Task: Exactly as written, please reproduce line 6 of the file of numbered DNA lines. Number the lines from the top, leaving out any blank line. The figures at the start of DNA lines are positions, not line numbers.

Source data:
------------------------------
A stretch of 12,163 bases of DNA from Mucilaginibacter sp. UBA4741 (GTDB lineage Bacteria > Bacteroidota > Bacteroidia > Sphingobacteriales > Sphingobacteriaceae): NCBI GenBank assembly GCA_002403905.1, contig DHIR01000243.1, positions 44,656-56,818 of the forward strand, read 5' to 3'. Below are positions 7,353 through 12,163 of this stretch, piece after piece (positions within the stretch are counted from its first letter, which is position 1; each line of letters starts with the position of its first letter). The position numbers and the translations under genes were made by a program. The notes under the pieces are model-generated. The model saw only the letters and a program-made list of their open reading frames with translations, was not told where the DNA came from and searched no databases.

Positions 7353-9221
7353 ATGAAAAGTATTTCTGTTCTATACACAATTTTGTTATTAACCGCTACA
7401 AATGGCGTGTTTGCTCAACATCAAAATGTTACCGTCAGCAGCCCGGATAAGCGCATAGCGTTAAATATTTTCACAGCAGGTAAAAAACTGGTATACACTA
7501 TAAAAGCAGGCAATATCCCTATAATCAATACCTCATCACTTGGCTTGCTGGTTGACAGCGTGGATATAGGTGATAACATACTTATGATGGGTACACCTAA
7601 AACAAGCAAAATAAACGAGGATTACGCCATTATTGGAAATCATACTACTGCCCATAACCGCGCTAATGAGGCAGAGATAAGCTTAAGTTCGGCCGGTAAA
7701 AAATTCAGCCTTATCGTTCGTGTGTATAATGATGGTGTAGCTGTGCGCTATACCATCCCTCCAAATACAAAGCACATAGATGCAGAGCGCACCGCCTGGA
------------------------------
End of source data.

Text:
7601 AACAAGCAAAATAAACGAGGATTACGCCATTATTGGAAATCATACTACTGCCCATAACCGCGCTAATGAGGCAGAGATAAGCTTAAGTTCGGCCGGTAAA